The Recovery Tree: Well-Being, Support, Hope, Resiliency, Responsibility, Purpose, Self-Determination, Motivation, Spirituality, Sense of Self, Respect, Potential, Knowledge

Understanding IMAT

One Community Health’s IMAT Program offers different approaches in reducing withdrawal symptoms. With options, patients can choose the best approach for them personally to better focus on counseling, which is essential for a full recovery. Potential medication options include outpatient detoxification, induction onto buprenorphine, or another treatment, including naltrexone.*

IMAT is based on a medical model. We know chronic opiate use changes the brain, yet it’s possible to recover fully with the right treatment and counseling. The key to optimal recovery is a personalized experience with treatment options that keep patients at the center of their whole-person care.

*Our treatment program does not include dispensing or prescribing Methadone.

How Medication Helps With Treatment:

  • reduces uncomfortable withdrawal symptoms

  • 
decreases the risk of relapse during all stages of recovery


  • stops opioid cravings

  • 
empowers patients to wean off the medication as recovery progresses

 

The Patient Experience

What to Expect From Our Care

  1. New Patient Registration. First we ask people to enroll as a patient with One Community Health. This will provide them access to IMAT services plus our holistic, comprehensive approach to medical, behavioral and dental care. Forms are available here on our website or at our front desk.

  2. Establish Care With a One Community Health Medical Provider (40 minutes). During this time, the provider will briefly review the patient’s medical history, current medical concerns, and treatment needs.

  3. Assessment (90 minutes). Patients meet with a substance use counselor to examine multiple factors (e.g., biological, psychological, social, spiritual and cultural) related to a potential substance use disorder. We’ll work together to determine the best possible level of services for the patient’s individual needs as well as eligibility for the IMAT program.

  4. Consultation (40 minutes). If eligible for IMAT, the patient will schedule a follow-up visit with an IMAT provider. In this appointment, the provider will discuss different medication options and the program’s expectations.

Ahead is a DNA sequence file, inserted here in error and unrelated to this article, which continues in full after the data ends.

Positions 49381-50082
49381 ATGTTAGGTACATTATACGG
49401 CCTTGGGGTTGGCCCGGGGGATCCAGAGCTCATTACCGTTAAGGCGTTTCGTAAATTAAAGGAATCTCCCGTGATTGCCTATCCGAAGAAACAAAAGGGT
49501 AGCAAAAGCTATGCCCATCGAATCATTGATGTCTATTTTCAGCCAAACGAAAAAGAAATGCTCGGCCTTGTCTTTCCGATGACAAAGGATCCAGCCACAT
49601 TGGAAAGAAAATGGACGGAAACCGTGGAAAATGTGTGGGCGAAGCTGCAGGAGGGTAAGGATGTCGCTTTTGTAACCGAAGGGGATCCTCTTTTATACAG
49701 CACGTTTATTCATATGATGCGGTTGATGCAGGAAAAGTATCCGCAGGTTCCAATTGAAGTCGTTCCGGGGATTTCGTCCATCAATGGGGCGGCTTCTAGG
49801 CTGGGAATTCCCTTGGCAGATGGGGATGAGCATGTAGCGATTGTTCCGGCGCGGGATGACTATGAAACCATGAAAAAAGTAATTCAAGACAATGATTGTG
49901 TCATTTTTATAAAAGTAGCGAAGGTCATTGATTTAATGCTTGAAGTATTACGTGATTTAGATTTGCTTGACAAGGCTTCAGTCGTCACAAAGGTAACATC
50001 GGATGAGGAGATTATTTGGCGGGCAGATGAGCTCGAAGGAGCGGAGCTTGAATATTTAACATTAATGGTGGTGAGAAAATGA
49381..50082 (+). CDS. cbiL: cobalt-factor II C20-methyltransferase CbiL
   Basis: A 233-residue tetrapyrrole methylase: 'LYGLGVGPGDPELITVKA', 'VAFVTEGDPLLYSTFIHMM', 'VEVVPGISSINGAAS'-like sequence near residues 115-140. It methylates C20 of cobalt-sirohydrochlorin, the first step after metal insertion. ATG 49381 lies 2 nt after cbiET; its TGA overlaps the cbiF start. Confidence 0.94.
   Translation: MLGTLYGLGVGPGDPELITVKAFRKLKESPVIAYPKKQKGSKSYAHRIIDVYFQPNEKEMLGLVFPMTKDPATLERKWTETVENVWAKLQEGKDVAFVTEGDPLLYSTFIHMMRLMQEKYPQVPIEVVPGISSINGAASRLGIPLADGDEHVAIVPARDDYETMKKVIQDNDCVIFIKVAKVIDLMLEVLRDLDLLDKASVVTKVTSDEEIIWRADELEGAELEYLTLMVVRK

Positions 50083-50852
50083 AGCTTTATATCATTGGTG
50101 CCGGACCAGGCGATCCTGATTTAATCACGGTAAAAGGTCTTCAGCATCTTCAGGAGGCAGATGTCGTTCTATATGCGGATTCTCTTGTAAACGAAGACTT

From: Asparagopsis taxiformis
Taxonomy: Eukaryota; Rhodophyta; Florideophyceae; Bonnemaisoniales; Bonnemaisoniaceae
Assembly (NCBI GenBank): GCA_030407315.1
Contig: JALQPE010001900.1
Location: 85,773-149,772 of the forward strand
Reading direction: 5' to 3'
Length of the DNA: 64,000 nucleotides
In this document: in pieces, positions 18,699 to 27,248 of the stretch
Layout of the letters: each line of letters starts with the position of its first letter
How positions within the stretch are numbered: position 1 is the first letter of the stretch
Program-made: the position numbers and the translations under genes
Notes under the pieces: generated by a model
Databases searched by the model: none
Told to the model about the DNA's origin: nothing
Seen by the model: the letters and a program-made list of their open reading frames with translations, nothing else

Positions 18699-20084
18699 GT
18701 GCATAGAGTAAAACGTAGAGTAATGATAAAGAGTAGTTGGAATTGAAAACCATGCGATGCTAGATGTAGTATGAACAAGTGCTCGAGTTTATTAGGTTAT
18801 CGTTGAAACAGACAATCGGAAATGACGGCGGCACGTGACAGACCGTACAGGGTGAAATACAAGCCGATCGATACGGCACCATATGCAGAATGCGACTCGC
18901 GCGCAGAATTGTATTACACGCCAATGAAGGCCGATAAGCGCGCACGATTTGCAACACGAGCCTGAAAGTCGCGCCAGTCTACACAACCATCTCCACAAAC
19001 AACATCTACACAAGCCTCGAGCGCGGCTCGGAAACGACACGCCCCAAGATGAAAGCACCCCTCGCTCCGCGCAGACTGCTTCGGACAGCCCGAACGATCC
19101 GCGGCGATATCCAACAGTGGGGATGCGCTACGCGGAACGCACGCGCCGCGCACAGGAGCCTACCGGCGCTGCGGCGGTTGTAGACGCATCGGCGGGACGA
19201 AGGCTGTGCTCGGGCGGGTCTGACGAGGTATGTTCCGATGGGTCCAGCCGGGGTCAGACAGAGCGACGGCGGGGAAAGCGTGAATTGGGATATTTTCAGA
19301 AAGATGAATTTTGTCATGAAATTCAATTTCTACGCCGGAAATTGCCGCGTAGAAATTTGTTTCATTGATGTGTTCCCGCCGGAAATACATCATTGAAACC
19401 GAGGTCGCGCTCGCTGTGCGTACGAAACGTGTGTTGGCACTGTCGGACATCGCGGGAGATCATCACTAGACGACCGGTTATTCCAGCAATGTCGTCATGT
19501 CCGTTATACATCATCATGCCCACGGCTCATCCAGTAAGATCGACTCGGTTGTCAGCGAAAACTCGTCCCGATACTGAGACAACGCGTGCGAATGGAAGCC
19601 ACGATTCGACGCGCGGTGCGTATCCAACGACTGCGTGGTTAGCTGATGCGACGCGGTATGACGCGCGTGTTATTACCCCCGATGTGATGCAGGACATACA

5. Induction (several same-day appointments). Each person requires a unique dose of buprenorphine, determined through a series of short provider appointments. During these visits, they receive small doses of buprenorphine until physical withdrawal symptoms disappear.

  6. Stabilization. Once the medication dose is established, patients stay at that dose until steady blood levels are achieved.

  7. Counseling (weekly / bi-weekly / monthly). Patients participate in individual and group counseling, either at One Community Health or another local counseling provider. Counseling frequency depends on the patient’s unique needs, which may change throughout recovery.

  8. Maintenance (routine 20-minute appointments). Our provider may taper the initial induction dose to a lower maintenance dose after a period of sustained remission from drugs of abuse. Treatment engagement, lifestyle changes, and progress will be monitored regularly. Along with their treatment team, the patient has an active role in the recovery process. This phase can last from months to years, depending on the patient’s individual needs.

  9. Cessation (routine 20-minute appointments). As treatment progresses, patients and their treatment team may eventually decide IMAT is no longer needed. In this phase, our provider will gradually taper the dose, closely monitoring for signs of relapse. Ongoing counseling provides connection and support.

 

FAQs

Q: What is opiate use disorder?

A: A pattern of opiate use can lead to daily problems with friends, family and others in their community. Typically, opiate use disorder develops when opioids are taken in larger amounts over time, there is an unsuccessful desire to cut down, there’s continued use despite negative consequences, and/or a lot of time is spent on getting opioids, using opioids, or recovering from their effects.

Q: What is “recovery”?